The successful launch of the Falcon Heavy by SpaceX and the landing of two of its three booster rockets marked a milestone for the company and for spaceflight. The visuals were amazing (Starman in a Tesla… twin booster rocket touchdowns… are you kidding me?). But more interesting than the launch itself were the comments from SpaceX co-founder Elon Musk the day before the launch. When asked what he thought the odds of success would be, this is what he told the reporter from ArsTechnica.
“There’s a lot that could go wrong,” Musk admitted. “A really tremendous amount. I really like to emphasize that the odds of success are not super high. I don’t want to jinx it—I’m tempted to say. Because I feel super optimistic. But I feel as though that optimism has no basis in fact. I feel like we’ve got a two-thirds chance of success, but in reality we only have a 50-50 chance.”
A 50-50 chance? Musk was comfortable watching at least $90 million go up in a ball of flames. In fact, he was expecting it. That sentiment gets to the heart of prototyping and its critical role in innovation.
Ideas are only ideas until you make something
SpaceX was founded in 2002 with the goal of becoming a commercially viable company in an industry known for massive cost overruns. To be viable, they had to lower the cost of each launch. Early on, the SpaceX team seized on a key aspect of spaceflight that bloated the costs— the rocket hardware itself. Booster rockets—the key piece of machinery that catapults a payload into orbit—had historically been ditched in the ocean. The boosters that didn’t sink to the bottom of the sea (a complete loss) were soaked in seawater, meaning the entire system, including the massively complex engines, needed to be disassembled, cleaned, inspected and reassembled before the rocket could be used again. SpaceX had a novel idea: why don’t we land the boosters back on earth after they’ve completed their job?
A great idea, but SpaceX would need to prove it would work before anyone would contract them to fling their hardware into orbit around Earth. How would they prove it?
Many, many prototypes. Computer models. Component tests. Small test launches. Full scale test flights. Some of these tests were successful. But most of them were failures, because they were designed to be. In fact, SpaceX proudly released a video compiling some of their more spectacular failures.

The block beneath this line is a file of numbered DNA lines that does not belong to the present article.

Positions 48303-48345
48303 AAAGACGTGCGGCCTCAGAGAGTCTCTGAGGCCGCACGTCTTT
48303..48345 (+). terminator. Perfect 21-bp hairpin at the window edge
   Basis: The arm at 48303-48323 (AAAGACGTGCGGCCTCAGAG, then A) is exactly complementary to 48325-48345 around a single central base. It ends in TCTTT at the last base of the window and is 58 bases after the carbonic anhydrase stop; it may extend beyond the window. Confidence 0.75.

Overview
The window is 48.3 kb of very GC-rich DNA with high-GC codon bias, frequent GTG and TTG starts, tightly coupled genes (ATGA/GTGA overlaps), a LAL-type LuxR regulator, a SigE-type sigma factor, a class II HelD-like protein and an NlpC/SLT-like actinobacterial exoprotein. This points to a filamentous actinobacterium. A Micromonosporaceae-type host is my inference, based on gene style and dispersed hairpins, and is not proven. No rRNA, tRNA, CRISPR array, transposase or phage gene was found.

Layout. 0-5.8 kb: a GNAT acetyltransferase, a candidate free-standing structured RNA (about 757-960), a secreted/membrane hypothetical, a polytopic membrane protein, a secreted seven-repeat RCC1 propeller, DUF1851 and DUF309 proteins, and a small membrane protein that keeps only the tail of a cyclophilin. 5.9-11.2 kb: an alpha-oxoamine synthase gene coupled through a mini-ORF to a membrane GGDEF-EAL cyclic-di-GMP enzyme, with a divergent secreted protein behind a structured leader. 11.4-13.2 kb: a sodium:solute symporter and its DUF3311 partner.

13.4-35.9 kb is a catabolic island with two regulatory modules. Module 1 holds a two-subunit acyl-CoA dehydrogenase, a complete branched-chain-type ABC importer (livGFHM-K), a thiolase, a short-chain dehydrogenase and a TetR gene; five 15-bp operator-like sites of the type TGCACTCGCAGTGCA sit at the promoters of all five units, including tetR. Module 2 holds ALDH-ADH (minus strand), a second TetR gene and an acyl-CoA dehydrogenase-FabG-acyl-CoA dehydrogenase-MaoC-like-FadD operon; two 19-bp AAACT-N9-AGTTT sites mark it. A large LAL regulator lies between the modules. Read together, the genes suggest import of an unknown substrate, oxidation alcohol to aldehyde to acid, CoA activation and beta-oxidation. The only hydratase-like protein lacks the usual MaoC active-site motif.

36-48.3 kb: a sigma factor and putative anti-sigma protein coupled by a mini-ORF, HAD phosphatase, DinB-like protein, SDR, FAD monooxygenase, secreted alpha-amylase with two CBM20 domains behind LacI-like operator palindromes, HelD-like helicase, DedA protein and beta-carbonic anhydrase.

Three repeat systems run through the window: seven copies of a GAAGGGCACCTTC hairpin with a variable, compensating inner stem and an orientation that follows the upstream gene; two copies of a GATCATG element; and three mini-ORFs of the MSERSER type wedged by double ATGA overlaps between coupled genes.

New software, new hardware, or new concepts very rarely hit their mark perfectly on the first try. But failure can be revelatory and often provides more opportunities to perfect a product than success. In examining the root cause of a design failure, the product steadily improves.
Take your idea on a test flight
At Magnani, we’re not launching rockets. So what can we take away from this example? To us, it comes down to four words.
Test early. Test often.
As early as you can in the process, run strategic, UX, and creative concepts past colleagues that have no view on the project. Does this make sense? Is it telling the story you want to tell? What does your colleague think they should do next?
As the project continues to evolve, check back in with those same individuals and slot in more research with real users. Have the refinements we’ve made addressed your challenges? Is this a smoother experience? Are we better at communicating the narrative?
Embrace the explosions
When you get feedback that completely contradicts your assumptions, don’t be defensive or dismissive. Embrace the feedback. Examine what you missed. Were there biases in your team that may have blinded you to a better solution? Has a process or narrative become over-complicated and obscured the true objective of the project or deliverables?
Once you’ve uncovered the reason for your errors, document them in a way that other teams can learn from and build upon your experiences. In this way those teams can avoid experiencing the same pitfalls in the future, and instead move your practice forward.
SpaceX has steadily failed forward for the past 16 years. They’ve failed their way to successfully launching the world’s most powerful rocket and sticking the landing of two of three rocket boosters.
Oh, wait... did I mention the third booster slammed into the Atlantic Ocean at upwards of 300 mph, annihilating the rocket and damaging the droneship it was supposed to land on?
Looks like SpaceX still has some more to learn.